Jack In The Pulpit
(Common Jack in the Pulpit - Indian Turnip - Lords and Ladies - Wild Turnip - Devil’s Ear - Wild Pepper - Dragon Turnip and Priest’s Pintle.)
Arisaema triphyllum
Araceae (Arum) Family

Jack-In-The-Pulpit is also known as Indian Turnip, Lords and Ladies, Wild Turnip, Devil’s Ear, Wild Pepper, Dragon Turnip and Priest’s Pintle.

Plant is an upright, smooth perennial from a corm (thickened, short, upright underground stem, often covered with thin, dry leaves similar to gladiolus). Preferred habitat is in hardwoods and flood plains. Distribution is throughout the Escambia region.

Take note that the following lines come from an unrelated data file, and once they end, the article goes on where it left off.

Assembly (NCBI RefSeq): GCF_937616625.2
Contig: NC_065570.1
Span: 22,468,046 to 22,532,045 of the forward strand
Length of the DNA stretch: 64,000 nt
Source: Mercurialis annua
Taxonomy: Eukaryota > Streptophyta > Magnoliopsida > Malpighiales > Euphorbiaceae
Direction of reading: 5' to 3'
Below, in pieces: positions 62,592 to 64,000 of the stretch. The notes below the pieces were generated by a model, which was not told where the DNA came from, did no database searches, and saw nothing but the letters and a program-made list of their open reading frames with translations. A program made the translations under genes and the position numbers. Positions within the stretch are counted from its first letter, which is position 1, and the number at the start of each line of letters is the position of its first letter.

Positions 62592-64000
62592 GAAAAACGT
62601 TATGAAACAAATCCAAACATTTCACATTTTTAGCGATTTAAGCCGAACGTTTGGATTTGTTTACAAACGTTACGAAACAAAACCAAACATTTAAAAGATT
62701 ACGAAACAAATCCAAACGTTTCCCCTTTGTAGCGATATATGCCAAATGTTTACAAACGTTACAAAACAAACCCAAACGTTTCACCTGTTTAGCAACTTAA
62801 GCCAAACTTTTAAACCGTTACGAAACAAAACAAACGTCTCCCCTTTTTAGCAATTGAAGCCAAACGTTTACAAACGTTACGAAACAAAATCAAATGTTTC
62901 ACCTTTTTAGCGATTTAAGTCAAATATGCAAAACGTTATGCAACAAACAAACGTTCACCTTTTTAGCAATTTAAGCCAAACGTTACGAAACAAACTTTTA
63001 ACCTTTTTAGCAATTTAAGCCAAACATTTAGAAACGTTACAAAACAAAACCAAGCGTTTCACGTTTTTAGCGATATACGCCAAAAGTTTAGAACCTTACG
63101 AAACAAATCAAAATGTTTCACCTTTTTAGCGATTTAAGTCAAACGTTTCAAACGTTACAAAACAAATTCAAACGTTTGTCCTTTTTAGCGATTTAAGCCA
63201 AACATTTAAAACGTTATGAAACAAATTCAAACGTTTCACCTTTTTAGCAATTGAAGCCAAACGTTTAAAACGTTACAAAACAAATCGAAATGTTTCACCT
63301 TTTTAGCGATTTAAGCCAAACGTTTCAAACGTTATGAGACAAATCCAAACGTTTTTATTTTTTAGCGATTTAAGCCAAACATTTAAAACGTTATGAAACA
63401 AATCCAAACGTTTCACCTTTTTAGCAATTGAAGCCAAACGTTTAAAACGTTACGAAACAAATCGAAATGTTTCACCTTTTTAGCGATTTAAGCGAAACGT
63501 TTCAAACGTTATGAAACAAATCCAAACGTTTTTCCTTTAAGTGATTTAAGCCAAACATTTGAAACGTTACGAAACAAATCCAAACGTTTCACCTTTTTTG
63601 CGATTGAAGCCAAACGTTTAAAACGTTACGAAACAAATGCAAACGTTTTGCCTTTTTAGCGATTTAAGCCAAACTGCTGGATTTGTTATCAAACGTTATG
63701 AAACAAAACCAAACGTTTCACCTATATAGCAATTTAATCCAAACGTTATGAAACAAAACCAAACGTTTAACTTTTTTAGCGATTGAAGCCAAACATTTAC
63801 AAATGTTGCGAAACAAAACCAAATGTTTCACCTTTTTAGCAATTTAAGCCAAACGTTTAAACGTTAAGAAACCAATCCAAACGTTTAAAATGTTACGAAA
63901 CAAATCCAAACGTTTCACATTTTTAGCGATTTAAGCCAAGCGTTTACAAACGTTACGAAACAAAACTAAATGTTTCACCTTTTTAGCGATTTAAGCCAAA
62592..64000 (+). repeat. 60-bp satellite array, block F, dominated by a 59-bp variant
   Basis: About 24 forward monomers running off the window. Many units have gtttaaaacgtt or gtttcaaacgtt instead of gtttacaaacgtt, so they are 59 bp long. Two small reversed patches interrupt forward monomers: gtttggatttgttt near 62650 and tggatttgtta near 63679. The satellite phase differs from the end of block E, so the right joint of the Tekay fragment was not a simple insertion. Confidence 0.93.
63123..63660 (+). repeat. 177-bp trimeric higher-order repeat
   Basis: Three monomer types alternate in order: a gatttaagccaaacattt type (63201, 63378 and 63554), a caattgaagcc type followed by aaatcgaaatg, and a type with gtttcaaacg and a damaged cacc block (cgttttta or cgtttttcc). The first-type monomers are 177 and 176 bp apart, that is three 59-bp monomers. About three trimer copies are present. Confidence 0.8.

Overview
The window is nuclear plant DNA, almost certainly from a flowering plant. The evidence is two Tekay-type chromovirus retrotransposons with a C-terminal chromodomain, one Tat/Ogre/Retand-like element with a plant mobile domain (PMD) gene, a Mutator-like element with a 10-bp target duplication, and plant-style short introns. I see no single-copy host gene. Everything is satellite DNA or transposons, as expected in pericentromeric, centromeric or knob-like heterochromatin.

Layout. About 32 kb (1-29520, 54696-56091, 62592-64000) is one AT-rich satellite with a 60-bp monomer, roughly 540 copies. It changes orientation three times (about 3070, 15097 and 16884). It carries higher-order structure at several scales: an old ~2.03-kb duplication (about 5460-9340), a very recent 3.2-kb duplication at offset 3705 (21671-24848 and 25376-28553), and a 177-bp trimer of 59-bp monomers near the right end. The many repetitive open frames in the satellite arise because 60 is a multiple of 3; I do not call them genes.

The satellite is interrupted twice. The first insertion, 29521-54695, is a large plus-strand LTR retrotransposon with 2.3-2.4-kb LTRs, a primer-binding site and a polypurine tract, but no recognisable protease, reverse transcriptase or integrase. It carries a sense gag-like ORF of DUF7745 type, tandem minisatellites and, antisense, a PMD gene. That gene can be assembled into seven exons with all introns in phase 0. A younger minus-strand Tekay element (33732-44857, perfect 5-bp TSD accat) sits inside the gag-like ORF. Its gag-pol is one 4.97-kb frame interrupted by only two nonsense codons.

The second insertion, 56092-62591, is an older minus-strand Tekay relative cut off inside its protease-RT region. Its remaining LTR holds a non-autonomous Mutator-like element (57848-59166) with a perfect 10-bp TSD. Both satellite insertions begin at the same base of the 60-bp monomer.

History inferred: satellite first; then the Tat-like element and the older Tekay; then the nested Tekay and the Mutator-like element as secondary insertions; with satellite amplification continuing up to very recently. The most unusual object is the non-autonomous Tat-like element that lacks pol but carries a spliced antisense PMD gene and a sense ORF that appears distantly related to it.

Leaves are one or two at the most; divided into five leaflets or segments on stalks.

Flowers are cylindrical with spadix green and a purple striped spathe that spreads at the top; flowers are imperfect with female flowers below; male flowers above. Sepals and petals are absent. Flowers occur in early spring.

Fruit is a sphere of red berries or in elongated clusters.

Some authorities recognize one species while others recognize three, which recognition is based on minor differences in leaves, spathe and size. Because of needle-like calcium oxalate crystals in the underground tuber, it is peppery to the taste and causes a strong burning reaction if eaten raw. This unpleasant property can be eliminated by cooking. Indians gathered the fleshy taproot as a vegetable. In some parts of the country this practice is continued as a mild substitute in soups and stews.

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